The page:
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History: Barney has an eye for cattle

Reprinted from the April 1952 issue of Canadian Cattlemen

Barney has an eye for cattle
By Lyn Harrington, Toronto, Ont.

Newest and probably oldest of the Alberta Brand Inspectors is that 69-year-young feller, James “Barney” Crockett of Medicine Hat. After nearly 20 years of service as Special Constable with the Royal Canadian Mounted Police, Barney retired last year. Quick as they could manage it, the Alberta Government had him on the Civil Service list.

“But this is a gentlemen’s job,” he says with a grin, and in a voice which still carries a Scottish burr. “Of course I still come in with mud to the top of my head at times.”

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That’s a lot of mud for Barney is 6’2″, though he’s shrinking, he adds sadly. He admits that with such a height he was a “perfect failure as an under-cover man.” With a slight bow to his legs from much riding, he is lean and lithe, “sort of an older Gary Cooper,” is the way a friend described him. But his eye is as keen as ever it was, and he never forgets a face — of a horse or cow, that is.

James Crockett came to Canada about 50 years ago and just naturally drifted west. In 1906-07, he worked for the Stock Association, moving from one roundup to the next with a group of 14 horses and men. He managed a ranch in B.C. for a time, but Alberta lured him. So back he came to homestead about 45 miles south of Medicine Hat.

He’s never been a man for crowds, he says. But a friendlier soul you’d go far to find. And as for interest, there’s nothing that doesn’t interest him. He has collections of horse pictures, of South African spears, of brands, of antlers… And he is a most successful home gardener. His garden has taken prizes in the city.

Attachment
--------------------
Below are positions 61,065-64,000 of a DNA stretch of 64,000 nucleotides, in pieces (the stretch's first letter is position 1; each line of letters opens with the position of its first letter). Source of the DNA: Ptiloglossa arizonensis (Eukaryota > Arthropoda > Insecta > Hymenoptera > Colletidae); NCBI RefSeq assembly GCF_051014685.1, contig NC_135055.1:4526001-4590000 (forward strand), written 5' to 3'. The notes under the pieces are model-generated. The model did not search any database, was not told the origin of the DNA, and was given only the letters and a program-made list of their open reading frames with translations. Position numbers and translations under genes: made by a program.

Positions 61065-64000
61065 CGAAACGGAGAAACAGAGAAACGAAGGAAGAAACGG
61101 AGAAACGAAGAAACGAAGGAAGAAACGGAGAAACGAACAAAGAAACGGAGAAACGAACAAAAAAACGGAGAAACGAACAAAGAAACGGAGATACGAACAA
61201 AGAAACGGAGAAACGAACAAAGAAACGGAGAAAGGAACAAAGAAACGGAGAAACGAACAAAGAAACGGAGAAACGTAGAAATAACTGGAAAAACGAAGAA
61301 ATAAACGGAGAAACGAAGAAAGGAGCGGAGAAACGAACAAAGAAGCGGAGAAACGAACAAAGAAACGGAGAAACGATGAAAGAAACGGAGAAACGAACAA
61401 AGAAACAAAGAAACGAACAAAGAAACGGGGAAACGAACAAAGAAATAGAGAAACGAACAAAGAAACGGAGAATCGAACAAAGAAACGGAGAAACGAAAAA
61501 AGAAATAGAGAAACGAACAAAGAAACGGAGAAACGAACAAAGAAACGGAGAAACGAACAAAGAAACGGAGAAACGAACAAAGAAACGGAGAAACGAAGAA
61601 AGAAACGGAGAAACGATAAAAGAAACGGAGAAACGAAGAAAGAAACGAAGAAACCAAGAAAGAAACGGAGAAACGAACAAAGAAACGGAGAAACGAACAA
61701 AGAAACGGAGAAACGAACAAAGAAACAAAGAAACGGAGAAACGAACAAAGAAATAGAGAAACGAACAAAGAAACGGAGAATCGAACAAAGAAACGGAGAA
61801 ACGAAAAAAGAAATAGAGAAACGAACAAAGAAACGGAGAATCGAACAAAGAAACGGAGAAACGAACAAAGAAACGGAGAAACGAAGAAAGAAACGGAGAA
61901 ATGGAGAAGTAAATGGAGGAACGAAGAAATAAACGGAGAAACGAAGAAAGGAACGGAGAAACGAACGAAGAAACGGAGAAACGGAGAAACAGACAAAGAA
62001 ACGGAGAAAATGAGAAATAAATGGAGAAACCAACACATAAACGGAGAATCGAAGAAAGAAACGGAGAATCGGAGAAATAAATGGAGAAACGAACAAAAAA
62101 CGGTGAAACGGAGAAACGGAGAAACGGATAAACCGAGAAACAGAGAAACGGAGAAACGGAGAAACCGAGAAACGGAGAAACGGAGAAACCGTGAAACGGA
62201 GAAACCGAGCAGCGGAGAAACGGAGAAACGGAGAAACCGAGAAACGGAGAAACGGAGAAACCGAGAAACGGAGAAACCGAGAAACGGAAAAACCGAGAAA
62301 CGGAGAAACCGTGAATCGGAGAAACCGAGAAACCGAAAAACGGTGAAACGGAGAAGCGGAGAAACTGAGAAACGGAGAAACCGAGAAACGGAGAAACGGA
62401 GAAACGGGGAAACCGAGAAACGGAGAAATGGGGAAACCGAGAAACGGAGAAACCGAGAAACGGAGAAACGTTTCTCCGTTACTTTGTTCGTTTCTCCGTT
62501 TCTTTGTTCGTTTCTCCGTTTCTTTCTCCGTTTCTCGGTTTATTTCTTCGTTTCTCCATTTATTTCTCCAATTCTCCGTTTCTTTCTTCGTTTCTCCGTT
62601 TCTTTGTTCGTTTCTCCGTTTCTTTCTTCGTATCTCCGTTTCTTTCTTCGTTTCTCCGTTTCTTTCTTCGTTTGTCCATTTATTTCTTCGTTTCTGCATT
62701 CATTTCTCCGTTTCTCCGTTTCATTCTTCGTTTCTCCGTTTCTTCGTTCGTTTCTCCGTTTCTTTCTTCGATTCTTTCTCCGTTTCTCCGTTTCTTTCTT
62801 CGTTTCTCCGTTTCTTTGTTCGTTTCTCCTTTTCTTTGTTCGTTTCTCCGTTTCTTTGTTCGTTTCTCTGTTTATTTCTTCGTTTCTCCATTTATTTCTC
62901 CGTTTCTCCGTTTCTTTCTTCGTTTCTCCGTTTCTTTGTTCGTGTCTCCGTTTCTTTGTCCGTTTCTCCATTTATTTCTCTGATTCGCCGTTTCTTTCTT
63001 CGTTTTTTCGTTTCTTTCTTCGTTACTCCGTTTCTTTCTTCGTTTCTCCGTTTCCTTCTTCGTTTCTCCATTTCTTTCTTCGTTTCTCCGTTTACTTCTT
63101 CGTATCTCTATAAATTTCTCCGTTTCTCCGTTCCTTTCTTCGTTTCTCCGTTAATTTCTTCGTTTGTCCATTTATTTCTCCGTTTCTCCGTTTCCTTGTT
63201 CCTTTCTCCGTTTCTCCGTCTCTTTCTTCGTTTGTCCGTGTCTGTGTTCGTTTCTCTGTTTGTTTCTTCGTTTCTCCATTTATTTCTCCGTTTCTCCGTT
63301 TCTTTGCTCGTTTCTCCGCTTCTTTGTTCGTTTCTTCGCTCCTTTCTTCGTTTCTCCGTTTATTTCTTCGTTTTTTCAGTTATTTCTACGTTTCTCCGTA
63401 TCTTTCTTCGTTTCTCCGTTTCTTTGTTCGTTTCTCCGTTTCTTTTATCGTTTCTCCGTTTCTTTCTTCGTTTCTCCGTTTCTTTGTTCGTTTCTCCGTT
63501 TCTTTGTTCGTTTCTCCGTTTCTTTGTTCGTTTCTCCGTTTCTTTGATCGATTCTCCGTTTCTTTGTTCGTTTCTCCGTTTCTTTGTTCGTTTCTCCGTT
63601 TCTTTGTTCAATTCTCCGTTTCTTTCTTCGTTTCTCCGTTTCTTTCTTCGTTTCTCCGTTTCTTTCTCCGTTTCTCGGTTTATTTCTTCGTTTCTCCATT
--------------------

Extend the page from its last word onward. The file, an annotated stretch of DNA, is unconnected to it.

But he has always taken his work as Stock Detective with seriousness.

Even though it is overplayed in the newspapers, according to Barney Crockett, rustling still goes on. Today thieves are more likely to use trucks, and are traced by tire marks more than by hoof marks. One group operating near Lethbridge rounded up the cattle by saddle horse and drove them into a truck.

“It was easy to catch them,” says Barney disparagingly. “They were novices.”

No novice was the notorious Mike Garrick, whom Barney apprehended in 1936. He’d already stolen 130 horses when Barney clapped a hand on his shoulder in the back room of a restaurant. “By letting him plead guilty, we never did recover the horses. And he only got six years for it.”

And then there was the story of the horse which was recovered. Thieves had cut the hide at the brand mark, and twisted it to form a wattle (a second identification mark) and burned their brand on the flank. Just enough of the original brand remained for Barney to verify his suspicions. That horse went into the Calgary courtroom to testify on his own behalf.

As Special Constable for the RCMP, Barney had most to do with Livestock Inspection, although he was sometimes called out to do other special detail. But the last 6-7 years were exclusively with stock and he very often trained some of the constables in the work.

“But with the frequent shifts, it didn’t do too well,” he said. All the Mounted Policemen are ex-officio stock detectives. But it really takes a lifetime of training. It’s not something you can learn in a year or two.